The amount of equity you can take out depends on the value of your home, your loan type and the lender's guidelines. Generally, you can take out up to 80% of your property value, less your mortgage balance. To put it differently, lenders usually require that you maintain at least a 20% equity stake after refinancing.

However, some lenders may offer higher loan-to-value ratios for certain types of properties or borrowers. For instance some VA lenders allow veterans to borrow up to 100% of the value of their home.

Can I add closing costs to my refinance loan amount?

Closing costs generally can be paid upfront or financed through a slightly higher interest rate or larger loan amount.

You'll need more equity if you add your closing costs to your new loan.

George Thoma, a loan officer at Mann Mortgage in Reno, Nevada, recommends 23 percent to avoid mortgage insurance, too.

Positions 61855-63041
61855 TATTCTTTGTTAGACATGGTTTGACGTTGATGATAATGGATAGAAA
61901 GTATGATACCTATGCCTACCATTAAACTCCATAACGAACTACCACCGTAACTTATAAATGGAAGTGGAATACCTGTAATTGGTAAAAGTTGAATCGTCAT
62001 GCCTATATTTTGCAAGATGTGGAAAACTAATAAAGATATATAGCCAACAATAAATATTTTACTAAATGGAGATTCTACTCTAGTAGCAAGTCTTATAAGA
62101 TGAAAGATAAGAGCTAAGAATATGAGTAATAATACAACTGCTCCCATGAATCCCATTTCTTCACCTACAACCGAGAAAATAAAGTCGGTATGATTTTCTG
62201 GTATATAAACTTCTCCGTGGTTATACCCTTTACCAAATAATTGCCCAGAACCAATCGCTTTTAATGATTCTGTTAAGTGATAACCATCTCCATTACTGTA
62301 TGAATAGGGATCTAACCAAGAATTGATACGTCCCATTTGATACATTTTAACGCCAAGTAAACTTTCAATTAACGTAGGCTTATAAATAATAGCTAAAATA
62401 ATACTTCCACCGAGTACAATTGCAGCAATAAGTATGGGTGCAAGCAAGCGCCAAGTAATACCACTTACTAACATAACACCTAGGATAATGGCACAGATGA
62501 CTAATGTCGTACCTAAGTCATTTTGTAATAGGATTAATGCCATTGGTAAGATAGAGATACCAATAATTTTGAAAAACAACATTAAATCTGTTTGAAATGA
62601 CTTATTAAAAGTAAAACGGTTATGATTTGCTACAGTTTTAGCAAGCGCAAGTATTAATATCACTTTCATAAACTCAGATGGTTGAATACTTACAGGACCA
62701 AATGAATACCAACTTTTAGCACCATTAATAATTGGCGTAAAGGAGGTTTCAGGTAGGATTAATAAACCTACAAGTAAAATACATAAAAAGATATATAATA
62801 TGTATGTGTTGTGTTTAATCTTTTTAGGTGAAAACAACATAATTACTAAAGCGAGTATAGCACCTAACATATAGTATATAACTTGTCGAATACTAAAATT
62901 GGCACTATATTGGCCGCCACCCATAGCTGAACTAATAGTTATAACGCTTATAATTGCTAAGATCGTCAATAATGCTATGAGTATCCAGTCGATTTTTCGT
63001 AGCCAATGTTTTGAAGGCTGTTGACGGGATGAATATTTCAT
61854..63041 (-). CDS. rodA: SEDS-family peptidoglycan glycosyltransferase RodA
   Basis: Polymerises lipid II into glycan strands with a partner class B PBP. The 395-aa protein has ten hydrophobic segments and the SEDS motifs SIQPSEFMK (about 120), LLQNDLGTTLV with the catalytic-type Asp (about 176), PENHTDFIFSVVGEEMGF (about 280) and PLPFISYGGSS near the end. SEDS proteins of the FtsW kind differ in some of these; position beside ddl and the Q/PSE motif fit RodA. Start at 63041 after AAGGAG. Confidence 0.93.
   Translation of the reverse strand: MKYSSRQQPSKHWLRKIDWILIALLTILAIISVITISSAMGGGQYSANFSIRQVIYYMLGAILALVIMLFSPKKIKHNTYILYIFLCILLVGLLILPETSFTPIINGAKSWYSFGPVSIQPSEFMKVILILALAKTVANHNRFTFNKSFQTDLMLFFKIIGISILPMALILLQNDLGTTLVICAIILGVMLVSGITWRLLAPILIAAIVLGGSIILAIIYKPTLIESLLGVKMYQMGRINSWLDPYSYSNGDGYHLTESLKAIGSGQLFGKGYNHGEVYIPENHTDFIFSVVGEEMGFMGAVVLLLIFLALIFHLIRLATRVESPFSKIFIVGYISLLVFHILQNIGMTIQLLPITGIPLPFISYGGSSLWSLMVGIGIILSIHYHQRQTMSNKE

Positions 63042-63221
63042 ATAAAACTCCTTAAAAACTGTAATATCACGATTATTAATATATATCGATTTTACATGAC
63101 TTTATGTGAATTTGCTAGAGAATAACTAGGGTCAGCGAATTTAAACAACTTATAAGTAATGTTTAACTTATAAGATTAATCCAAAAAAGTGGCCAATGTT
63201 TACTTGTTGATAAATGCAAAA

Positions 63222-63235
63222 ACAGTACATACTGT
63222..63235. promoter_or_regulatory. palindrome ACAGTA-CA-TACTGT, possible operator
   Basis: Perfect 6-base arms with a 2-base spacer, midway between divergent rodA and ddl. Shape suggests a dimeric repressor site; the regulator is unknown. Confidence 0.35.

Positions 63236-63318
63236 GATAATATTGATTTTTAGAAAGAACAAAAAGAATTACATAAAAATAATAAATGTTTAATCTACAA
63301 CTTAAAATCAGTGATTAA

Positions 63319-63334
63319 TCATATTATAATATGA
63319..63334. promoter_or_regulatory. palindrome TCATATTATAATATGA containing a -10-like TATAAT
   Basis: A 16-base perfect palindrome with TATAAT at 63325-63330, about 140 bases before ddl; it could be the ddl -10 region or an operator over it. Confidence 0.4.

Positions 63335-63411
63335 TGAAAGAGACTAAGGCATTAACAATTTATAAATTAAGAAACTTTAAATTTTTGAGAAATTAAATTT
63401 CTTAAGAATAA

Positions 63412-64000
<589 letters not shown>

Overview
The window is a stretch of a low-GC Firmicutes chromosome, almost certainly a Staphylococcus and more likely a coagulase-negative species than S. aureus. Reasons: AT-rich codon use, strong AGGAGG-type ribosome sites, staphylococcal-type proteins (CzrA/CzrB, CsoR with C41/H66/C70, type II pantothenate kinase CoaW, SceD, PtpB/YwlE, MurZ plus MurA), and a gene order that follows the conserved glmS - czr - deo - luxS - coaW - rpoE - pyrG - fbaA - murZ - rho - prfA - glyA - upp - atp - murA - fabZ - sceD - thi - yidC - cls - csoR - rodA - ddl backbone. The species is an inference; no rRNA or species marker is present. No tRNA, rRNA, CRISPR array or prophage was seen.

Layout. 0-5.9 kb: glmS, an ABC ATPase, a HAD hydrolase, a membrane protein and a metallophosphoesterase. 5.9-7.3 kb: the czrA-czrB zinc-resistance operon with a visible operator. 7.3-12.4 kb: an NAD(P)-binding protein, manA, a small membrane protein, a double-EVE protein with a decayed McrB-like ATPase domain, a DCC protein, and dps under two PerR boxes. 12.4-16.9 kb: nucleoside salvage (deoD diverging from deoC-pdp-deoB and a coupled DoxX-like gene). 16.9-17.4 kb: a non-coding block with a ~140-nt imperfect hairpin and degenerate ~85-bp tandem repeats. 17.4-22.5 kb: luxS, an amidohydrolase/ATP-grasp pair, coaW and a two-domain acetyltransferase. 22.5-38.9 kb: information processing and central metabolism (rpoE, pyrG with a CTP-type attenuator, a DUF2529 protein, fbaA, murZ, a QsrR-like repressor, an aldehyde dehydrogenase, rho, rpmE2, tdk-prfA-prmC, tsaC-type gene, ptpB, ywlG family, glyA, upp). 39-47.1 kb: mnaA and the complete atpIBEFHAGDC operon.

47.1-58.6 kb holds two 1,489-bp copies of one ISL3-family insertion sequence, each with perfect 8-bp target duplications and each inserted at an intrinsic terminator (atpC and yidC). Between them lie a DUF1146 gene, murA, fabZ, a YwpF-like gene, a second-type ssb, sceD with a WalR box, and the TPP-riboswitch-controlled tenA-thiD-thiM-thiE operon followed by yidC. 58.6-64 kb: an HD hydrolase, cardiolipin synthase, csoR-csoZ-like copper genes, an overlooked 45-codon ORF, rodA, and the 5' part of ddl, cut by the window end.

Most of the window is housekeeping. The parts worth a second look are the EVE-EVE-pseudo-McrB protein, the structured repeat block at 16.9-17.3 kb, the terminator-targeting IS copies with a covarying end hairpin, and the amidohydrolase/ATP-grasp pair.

"I'm not saying the closing costs will be 3 percent," he says. "I'm saying have a little cushion."

Can I bring cash to closing to increase my equity?

If you don't have enough equity to refinance into the loan you want, you can beef up your stake by bringing cash to the transaction. This is called a "cash-in refinance".

"If it makes sense for you financially, you can easily do that," Krichmar says. "There would be no rule against doing that."

At what point is it worth refinancing?

While a refi can save you money on monthly payments and overall interest costs, it might not always be the right move. A refinance may be worth if:

  • Current interest rates are at least 1% lower than when you first took out your mortgage;

  • You plan to stay in the home for the foreseeable future and extending the loan term will bring lower payments;

  • Your credit score has significantly improved, and you’ve built enough home equity;

  • Potential savings from your new mortgage outweigh the cost of refinancing;

  • You want to change the term of your loan, or change the loan product.

You can help determine if a refinance is right for your situation by using HSH’s "Should I refinance my mortgage?" calculator.

(Image: Karen Roach/iStock). This article was edited by Keith Gumbinger.